UN Special Procedures call for immediate moratorium on Sri Lanka’s anti-terror law

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ECONOMYNEXT – The Special Procedures of the United Nations Human Rights Council (UNHRC), the largest body of independent experts in the UN human rights system, have called for an immediate moratorium on the use of Sri Lanka’s Prevention of Terrorism Act (PTA).

The Special Rapporteurs, independent experts and working groups that comprise the UNHRC Special Procedures have urged the government of Sri Lanka to substantively review and revise the legislation to comply with international human rights law, a statement from the Office of the High Commissioner on Human Rights (OHCHR) said on Wednesday (02).

“There is a grave risk to the rights and liberties of people who may be detained arbitrarily, especially religious and ethnic minorities, and the use of the law may curtail political dissent with no effective due process guarantees,” the experts said. “An immediate moratorium on the use of the PTA is required until the necessary amendments can be made.”

Wednesday’s statement came amid reports that Sri Lanka’s human rights record will be subjected to close scrutiny at the ongoing 49th UNHRC session in Geneva, Switzerland. Analysts and diplomats have said global rights groups and Western nations are increasingly sceptical of the government’s sincerity in implementing some of the provisions in the UN resolution passed last year. Rights groups have also questioned Sri Lanka’s commitment to reforming its controversial anti-terror law.

Related:

Sri Lanka to face tough UNHRC session amid more international scrutiny

 

Sri Lanka’s foreign minister G L Peiris has said an amendment bill he presented in parliament on February 10, 43 years after the PTA’s promulgation, was an initial step in amending the controversial anti-terror law with a view to protecting the rights of detainees and others.

“Sri Lanka is convinced that counter-terrorism legislation must secure and protect the rights of persons subject to investigation, detention and trial, and must not restrict democratic freedoms such as the freedom of expression,” he said.

The proposed amendments include a reduction of the period of pre-trial detention, an increase of magistrates’ powers to visit places of detention and the speeding up of trials. Though these will be welcome amendments, the OHRCH statement quoted its experts as saying, the PTA Amendment Bill did not comply fully with Sri Lanka’s international human rights obligations and that the revisions fell short of their recommendations, as well as those expressed by the OHCHR and other mechanisms.

“The current proposals leave intact some of the most egregious provisions of the PTA, which have led to alleged human rights violations, including arbitrary detention, torture and enforced disappearances,” the experts said. “The actions of the Sri Lankan government call into question its commitment to reform. Sri Lanka has an immediate obligation to put forth solutions to address the human rights violations carried out under the PTA.”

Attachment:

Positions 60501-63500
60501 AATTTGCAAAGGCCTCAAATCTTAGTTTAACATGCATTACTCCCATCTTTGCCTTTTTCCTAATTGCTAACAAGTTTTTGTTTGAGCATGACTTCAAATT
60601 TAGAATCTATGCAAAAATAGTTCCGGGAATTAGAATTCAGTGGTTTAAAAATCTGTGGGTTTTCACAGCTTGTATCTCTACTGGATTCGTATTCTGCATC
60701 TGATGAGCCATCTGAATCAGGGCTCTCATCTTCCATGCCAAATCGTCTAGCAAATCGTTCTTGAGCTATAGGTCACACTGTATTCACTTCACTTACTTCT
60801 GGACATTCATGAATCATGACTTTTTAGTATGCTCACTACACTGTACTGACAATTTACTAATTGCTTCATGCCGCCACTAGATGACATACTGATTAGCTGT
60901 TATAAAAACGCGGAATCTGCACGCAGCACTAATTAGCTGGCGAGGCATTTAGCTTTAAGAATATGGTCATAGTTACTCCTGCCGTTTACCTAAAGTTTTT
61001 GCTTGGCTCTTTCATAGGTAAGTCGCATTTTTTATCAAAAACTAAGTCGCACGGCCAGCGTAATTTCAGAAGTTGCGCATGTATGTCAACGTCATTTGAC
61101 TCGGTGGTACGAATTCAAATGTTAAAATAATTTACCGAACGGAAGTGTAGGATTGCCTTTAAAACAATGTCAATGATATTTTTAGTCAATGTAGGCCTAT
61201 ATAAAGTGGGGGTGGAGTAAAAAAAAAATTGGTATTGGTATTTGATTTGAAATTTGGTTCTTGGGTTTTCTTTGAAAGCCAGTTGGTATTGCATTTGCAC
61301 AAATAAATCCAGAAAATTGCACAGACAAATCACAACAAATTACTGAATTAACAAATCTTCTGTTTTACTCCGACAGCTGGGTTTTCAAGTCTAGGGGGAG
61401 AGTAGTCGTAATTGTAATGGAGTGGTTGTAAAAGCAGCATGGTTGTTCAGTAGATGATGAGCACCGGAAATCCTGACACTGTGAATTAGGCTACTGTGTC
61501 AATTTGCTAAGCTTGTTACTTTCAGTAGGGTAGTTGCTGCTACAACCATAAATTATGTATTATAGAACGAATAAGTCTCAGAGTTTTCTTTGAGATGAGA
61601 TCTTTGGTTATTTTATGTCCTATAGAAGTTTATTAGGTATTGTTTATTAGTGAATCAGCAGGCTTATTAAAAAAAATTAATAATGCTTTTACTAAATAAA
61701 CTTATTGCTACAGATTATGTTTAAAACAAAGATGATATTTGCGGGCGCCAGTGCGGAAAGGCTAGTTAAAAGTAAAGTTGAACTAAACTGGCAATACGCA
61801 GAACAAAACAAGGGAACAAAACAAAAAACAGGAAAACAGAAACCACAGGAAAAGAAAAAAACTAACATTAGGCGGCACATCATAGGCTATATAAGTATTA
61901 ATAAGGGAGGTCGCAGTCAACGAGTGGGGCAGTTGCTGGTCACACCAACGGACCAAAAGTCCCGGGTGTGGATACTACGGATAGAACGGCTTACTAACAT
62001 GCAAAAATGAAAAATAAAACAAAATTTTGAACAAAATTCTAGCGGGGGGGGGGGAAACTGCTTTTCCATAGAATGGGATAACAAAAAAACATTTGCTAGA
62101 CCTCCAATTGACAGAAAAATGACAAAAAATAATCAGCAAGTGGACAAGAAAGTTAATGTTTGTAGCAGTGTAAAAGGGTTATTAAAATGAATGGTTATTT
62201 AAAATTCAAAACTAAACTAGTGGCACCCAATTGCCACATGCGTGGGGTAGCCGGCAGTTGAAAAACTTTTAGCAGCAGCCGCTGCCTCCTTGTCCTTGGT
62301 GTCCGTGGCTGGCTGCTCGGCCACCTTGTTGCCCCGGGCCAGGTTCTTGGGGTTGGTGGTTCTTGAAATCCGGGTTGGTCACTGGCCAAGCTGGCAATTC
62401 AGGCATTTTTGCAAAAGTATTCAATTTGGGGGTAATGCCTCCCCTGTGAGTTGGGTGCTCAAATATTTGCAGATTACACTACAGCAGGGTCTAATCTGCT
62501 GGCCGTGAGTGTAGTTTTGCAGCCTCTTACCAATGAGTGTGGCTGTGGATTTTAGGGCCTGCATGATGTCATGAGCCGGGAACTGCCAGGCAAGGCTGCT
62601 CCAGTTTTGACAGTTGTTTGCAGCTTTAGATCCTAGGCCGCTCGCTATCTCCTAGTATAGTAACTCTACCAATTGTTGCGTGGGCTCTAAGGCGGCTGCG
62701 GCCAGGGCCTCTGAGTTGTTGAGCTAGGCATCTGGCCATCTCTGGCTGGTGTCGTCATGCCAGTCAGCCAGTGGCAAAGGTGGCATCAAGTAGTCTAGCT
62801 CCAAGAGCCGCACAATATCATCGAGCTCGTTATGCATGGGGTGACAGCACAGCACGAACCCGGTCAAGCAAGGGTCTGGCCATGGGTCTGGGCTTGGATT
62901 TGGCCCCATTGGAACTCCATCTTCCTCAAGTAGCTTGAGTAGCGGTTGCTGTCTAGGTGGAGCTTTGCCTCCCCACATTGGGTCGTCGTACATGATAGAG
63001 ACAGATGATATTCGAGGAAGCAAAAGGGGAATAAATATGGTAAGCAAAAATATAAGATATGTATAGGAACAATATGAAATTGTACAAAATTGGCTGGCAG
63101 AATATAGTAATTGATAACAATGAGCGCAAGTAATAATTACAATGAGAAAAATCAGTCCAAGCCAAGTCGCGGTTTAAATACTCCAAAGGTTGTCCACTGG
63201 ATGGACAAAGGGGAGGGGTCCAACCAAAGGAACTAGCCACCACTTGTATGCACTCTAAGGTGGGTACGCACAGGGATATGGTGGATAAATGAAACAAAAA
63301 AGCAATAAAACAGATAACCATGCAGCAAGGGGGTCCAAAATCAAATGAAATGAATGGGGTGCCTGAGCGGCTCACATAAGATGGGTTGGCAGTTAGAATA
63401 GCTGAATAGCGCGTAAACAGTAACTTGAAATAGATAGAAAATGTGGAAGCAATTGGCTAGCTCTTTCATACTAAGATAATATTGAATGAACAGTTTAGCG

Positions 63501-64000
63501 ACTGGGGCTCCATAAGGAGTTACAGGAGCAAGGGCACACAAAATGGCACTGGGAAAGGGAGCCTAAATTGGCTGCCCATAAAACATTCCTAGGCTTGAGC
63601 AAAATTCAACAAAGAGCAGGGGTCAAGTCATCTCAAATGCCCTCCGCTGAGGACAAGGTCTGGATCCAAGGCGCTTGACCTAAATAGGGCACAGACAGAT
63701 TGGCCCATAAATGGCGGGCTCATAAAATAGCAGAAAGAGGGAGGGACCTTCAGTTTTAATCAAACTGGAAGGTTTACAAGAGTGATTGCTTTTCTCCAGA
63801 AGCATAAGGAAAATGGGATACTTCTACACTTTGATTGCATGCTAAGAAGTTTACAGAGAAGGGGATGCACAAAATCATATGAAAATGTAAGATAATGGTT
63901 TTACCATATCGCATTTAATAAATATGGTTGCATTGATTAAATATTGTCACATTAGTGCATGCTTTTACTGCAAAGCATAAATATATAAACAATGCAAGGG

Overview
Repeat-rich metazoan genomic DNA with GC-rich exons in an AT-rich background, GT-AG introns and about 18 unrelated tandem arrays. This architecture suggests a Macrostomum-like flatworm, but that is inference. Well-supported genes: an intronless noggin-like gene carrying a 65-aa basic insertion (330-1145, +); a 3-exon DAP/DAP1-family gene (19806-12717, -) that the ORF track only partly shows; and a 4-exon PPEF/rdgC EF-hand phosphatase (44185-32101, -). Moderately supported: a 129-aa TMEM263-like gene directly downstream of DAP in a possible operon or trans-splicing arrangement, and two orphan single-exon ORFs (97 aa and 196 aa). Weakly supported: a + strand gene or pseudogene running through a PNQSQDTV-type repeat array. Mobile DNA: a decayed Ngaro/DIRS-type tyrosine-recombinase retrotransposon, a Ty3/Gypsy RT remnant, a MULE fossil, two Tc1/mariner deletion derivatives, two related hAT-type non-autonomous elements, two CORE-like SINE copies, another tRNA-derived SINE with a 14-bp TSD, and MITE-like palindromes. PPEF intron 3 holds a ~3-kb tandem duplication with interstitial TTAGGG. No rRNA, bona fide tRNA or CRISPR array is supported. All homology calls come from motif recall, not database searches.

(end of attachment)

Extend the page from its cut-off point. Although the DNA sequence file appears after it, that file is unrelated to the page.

The experts also pointed to five key amendments to ensure the PTA is compliant with international law obligations, as articulated by the UN Special Rapporteur on the rights to freedom of peaceful assembly and of association.

  1. Employ definitions of terrorism that comply with international norms;
  2. Ensure precision and legal certainty, especially when this legislation may impact the rights of freedom of expression, opinion, association and religion or belief;
  3. Institute provisions and measures to prevent and prohibit arbitrary deprivation of liberty;
  4. Ensure the enforcement of measures to prevent torture and enforced disappearance and adhere to their absolute prohibition and non-derogable prohibition; and
  5. Enable overarching due process and fair trial guarantees, including
    judicial oversight and access to legal counsel.

“The PTA has been used for over 40 years to enable prolonged arbitrary detention, extract false confessions through torture, and target minority communities and political dissidents in Sri Lanka. Its application may also enable the commission of enforced disappearances. Suspects detained pursuant to the PTA have been held for decades without charge,” the statement said.

The experts urged Sri Lanka to adopt counter-terrorism legislation that is fully compliant with international human rights standards as it negotiates a trade deal with the European Union, whose parliament adopted a resolution in June 2021 calling for the repeal of the PTA and inviting the EU Commission to consider temporarily withdrawing Sri Lanka’s access to the Generalised Scheme of Preferences Plus (GSP+) concession.

“The EU should stress that the government, as a good faith gesture, implements an immediate moratorium on the use of the PTA and release all those unjustly jailed under this abusive law,” the experts were quoted as saying. (Colombo/Mar03/2022)

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